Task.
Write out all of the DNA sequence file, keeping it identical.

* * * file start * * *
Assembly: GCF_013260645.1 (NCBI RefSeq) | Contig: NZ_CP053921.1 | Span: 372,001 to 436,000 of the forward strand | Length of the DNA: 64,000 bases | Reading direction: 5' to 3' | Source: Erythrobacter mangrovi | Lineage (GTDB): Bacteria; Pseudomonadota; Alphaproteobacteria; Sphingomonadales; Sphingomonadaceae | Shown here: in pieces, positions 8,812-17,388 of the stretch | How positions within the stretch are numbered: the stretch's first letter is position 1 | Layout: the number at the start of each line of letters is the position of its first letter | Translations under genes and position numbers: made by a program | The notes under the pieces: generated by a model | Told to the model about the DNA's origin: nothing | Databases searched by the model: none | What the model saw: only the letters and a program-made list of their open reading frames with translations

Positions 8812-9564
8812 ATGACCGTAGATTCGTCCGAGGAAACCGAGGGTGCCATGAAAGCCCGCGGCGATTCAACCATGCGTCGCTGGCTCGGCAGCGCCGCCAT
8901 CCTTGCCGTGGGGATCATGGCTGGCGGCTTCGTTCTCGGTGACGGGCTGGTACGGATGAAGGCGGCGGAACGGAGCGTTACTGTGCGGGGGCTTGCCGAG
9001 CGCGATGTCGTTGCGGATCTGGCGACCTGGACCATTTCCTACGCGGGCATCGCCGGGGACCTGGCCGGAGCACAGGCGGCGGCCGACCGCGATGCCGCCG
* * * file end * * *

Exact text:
Assembly: GCF_013260645.1 (NCBI RefSeq) | Contig: NZ_CP053921.1 | Span: 372,001 to 436,000 of the forward strand | Length of the DNA: 64,000 bases | Reading direction: 5' to 3' | Source: Erythrobacter mangrovi | Lineage (GTDB): Bacteria; Pseudomonadota; Alphaproteobacteria; Sphingomonadales; Sphingomonadaceae | Shown here: in pieces, positions 8,812-17,388 of the stretch | How positions within the stretch are numbered: the stretch's first letter is position 1 | Layout: the number at the start of each line of letters is the position of its first letter | Translations under genes and position numbers: made by a program | The notes under the pieces: generated by a model | Told to the model about the DNA's origin: nothing | Databases searched by the model: none | What the model saw: only the letters and a program-made list of their open reading frames with translations

Positions 8812-9564
8812 ATGACCGTAGATTCGTCCGAGGAAACCGAGGGTGCCATGAAAGCCCGCGGCGATTCAACCATGCGTCGCTGGCTCGGCAGCGCCGCCAT
8901 CCTTGCCGTGGGGATCATGGCTGGCGGCTTCGTTCTCGGTGACGGGCTGGTACGGATGAAGGCGGCGGAACGGAGCGTTACTGTGCGGGGGCTTGCCGAG
9001 CGCGATGTCGTTGCGGATCTGGCGACCTGGACCATTTCCTACGCGGGCATCGCCGGGGACCTGGCCGGAGCACAGGCGGCGGCCGACCGCGATGCCGCCG